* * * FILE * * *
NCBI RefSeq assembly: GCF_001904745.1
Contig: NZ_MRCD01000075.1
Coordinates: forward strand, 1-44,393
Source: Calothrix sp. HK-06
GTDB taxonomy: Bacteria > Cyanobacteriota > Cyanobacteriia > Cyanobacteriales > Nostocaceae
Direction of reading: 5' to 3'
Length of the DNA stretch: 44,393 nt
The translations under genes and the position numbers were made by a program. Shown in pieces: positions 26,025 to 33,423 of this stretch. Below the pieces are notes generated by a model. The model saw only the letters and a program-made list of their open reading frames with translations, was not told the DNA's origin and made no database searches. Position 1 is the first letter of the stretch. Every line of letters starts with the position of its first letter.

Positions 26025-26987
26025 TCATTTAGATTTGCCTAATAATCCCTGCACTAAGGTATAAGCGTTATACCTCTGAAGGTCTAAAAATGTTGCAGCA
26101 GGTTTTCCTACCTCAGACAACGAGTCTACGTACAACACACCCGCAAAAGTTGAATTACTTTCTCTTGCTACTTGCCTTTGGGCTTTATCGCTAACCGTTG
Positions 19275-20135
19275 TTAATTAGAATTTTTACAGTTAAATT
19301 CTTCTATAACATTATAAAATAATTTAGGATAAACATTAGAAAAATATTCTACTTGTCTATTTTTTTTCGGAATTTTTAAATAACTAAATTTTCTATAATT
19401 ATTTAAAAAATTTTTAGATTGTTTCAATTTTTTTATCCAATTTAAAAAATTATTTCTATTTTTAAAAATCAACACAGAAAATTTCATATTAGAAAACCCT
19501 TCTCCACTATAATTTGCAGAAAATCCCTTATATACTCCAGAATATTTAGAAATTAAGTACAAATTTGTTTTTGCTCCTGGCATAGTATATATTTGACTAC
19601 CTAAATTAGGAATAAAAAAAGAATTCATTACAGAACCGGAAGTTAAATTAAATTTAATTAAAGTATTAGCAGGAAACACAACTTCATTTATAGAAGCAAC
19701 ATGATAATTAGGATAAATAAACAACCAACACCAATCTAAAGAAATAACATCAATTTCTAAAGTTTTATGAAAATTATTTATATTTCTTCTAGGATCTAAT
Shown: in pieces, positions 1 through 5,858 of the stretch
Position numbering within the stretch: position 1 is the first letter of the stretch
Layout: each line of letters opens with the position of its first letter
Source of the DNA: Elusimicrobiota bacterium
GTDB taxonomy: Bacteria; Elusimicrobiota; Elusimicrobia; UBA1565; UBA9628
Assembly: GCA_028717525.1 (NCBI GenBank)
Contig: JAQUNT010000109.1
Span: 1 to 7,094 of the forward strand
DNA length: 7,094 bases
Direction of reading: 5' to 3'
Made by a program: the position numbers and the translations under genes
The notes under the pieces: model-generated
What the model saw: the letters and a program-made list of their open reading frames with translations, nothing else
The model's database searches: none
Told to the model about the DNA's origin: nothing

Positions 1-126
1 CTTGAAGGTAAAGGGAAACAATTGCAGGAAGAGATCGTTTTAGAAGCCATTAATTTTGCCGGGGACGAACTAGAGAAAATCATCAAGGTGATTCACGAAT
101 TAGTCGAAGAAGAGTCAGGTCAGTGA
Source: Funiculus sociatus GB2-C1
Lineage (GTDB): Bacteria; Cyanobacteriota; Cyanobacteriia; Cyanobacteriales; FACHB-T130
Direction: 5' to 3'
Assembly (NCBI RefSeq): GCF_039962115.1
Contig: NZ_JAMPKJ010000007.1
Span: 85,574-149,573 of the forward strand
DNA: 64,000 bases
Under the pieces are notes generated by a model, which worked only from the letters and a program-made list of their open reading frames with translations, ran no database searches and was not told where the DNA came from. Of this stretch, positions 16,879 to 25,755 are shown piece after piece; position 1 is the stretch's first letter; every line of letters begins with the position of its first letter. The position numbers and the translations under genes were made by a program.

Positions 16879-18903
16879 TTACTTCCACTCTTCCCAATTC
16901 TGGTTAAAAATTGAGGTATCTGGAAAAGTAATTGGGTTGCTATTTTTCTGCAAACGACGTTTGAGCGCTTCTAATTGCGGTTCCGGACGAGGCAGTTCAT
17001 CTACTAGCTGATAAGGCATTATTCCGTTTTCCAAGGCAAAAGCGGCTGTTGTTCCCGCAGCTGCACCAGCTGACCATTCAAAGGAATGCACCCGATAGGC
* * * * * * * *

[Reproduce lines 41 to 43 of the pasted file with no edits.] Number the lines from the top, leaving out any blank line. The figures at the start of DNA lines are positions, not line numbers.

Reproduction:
Contig: NZ_JAMPKJ010000007.1
Span: 85,574-149,573 of the forward strand
DNA: 64,000 bases